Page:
NY - See NYC's sweeping master plan that promises climate resilience for Lower Manhattan
New York City has taken an important step toward protecting one of the country’s largest central business districts from the costly and destructive effects of climate change. The city’s Economic Development Corporation and the Mayor’s Office of Climate Resiliency recently released the Financial District and Seaport Climate Resilience Master Plan.
At a projected cost of up to $7 billion, this environmental blueprint for the Lower Manhattan shoreline imagines a resilient waterfront that can withstand severe storms and rising sea levels.
Subways, PATH transit systems, and regional highways all cross paths here, bringing millions of visitors from around the world in addition to the almost one million people who work in, live in, or pass through the Financial District and South Street Seaport neighborhoods. Protecting these low-lying districts is one of the top imperatives in creating a resilient New York City coastline.
The imperatives are as urgent as they are crucial: According to projections, rising tides will flood the Financial District and Seaport monthly by the 2050s and daily by the 2080s, with some frequent tidal flooding expected as early as the 2040s. Up to $20 billion in estimated losses could be sustained by the region if no action is taken before 2100.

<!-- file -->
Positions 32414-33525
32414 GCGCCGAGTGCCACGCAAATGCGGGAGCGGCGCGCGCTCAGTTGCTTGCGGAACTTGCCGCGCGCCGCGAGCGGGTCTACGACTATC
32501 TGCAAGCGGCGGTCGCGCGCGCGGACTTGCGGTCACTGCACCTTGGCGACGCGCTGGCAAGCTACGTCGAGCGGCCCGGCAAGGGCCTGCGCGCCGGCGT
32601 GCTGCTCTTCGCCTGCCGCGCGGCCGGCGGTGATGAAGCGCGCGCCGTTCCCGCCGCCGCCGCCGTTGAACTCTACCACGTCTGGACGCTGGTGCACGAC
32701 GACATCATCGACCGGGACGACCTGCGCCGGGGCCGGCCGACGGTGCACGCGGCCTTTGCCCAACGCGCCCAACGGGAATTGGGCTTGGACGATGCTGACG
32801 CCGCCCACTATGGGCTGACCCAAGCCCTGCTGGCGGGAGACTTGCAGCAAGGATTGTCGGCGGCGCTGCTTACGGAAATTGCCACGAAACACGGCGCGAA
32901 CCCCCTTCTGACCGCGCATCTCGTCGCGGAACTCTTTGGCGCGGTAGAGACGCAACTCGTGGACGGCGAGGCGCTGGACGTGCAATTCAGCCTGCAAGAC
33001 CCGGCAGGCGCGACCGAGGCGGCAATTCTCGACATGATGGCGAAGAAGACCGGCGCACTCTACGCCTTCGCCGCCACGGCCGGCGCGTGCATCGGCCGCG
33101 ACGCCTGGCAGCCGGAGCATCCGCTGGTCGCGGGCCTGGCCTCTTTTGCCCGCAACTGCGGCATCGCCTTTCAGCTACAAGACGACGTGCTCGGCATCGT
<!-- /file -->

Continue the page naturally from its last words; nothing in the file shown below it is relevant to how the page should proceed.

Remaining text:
Mayor Bill de Blasio said in a statement that accompanied the plan’s release, which coincided with his final days as the city’s mayor: “This Plan for a protected and resilient waterfront in Lower Manhattan will help us fully confront the urgent and accelerating threat of climate change. A recovery for all of us must ensure families, businesses, and communities in Lower Manhattan are able to withstand extreme weather and rising sea levels, which this vision guarantees.”